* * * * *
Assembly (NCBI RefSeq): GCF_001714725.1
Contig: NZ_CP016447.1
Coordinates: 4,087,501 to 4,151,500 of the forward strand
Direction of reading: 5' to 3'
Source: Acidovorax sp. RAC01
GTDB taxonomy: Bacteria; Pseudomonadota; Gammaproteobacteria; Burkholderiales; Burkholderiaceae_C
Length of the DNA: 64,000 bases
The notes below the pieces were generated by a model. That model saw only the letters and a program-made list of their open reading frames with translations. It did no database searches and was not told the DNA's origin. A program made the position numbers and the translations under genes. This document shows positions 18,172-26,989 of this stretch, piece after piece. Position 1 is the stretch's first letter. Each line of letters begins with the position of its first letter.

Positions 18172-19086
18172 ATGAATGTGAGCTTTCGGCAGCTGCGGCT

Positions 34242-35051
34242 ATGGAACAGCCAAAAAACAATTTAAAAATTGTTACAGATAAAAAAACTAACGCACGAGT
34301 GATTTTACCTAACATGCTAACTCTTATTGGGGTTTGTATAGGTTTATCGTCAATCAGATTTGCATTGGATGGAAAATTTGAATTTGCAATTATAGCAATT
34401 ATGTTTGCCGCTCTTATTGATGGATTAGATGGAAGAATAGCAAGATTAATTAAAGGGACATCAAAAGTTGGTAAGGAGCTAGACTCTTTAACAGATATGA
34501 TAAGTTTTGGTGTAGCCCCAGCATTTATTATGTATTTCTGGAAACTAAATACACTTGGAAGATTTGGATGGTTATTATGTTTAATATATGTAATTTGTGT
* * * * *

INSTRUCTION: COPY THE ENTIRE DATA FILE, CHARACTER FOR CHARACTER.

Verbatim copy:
Assembly (NCBI RefSeq): GCF_001714725.1
Contig: NZ_CP016447.1
Coordinates: 4,087,501 to 4,151,500 of the forward strand
Direction of reading: 5' to 3'
Source: Acidovorax sp. RAC01
GTDB taxonomy: Bacteria; Pseudomonadota; Gammaproteobacteria; Burkholderiales; Burkholderiaceae_C
Length of the DNA: 64,000 bases
The notes below the pieces were generated by a model. That model saw only the letters and a program-made list of their open reading frames with translations. It did no database searches and was not told the DNA's origin. A program made the position numbers and the translations under genes. This document shows positions 18,172-26,989 of this stretch, piece after piece. Position 1 is the stretch's first letter. Each line of letters begins with the position of its first letter.

Positions 18172-19086
18172 ATGAATGTGAGCTTTCGGCAGCTGCGGCT

Positions 34242-35051
34242 ATGGAACAGCCAAAAAACAATTTAAAAATTGTTACAGATAAAAAAACTAACGCACGAGT
34301 GATTTTACCTAACATGCTAACTCTTATTGGGGTTTGTATAGGTTTATCGTCAATCAGATTTGCATTGGATGGAAAATTTGAATTTGCAATTATAGCAATT
34401 ATGTTTGCCGCTCTTATTGATGGATTAGATGGAAGAATAGCAAGATTAATTAAAGGGACATCAAAAGTTGGTAAGGAGCTAGACTCTTTAACAGATATGA
34501 TAAGTTTTGGTGTAGCCCCAGCATTTATTATGTATTTCTGGAAACTAAATACACTTGGAAGATTTGGATGGTTATTATGTTTAATATATGTAATTTGTGT